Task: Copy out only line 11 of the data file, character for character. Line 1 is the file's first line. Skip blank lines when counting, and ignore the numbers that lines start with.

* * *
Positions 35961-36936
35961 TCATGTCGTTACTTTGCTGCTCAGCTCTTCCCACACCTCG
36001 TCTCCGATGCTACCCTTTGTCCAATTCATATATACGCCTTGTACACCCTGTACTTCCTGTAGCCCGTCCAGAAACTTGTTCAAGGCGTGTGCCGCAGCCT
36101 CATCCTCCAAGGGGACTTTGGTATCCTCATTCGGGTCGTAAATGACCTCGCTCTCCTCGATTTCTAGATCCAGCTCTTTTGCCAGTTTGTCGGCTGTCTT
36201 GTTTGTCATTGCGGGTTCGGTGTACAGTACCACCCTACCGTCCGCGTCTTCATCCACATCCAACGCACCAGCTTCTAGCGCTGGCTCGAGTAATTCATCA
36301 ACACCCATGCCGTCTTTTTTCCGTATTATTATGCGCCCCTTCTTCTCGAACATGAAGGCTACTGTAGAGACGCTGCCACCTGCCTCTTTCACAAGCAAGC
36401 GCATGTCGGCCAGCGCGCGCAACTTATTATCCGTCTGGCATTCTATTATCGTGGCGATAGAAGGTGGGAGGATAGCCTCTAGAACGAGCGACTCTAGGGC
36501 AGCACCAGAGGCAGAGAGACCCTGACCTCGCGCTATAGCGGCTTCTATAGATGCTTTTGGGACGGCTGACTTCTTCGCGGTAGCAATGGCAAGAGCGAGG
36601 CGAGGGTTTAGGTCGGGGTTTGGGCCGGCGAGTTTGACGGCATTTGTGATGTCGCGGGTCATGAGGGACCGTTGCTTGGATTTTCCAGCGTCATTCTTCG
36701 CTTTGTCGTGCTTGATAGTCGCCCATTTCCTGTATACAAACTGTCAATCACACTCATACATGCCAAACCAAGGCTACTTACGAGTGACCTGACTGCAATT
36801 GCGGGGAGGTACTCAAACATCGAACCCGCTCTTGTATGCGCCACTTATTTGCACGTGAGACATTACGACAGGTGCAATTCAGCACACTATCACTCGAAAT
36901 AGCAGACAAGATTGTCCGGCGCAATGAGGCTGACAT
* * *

36801 GCGGGGAGGTACTCAAACATCGAACCCGCTCTTGTATGCGCCACTTATTTGCACGTGAGACATTACGACAGGTGCAATTCAGCACACTATCACTCGAAAT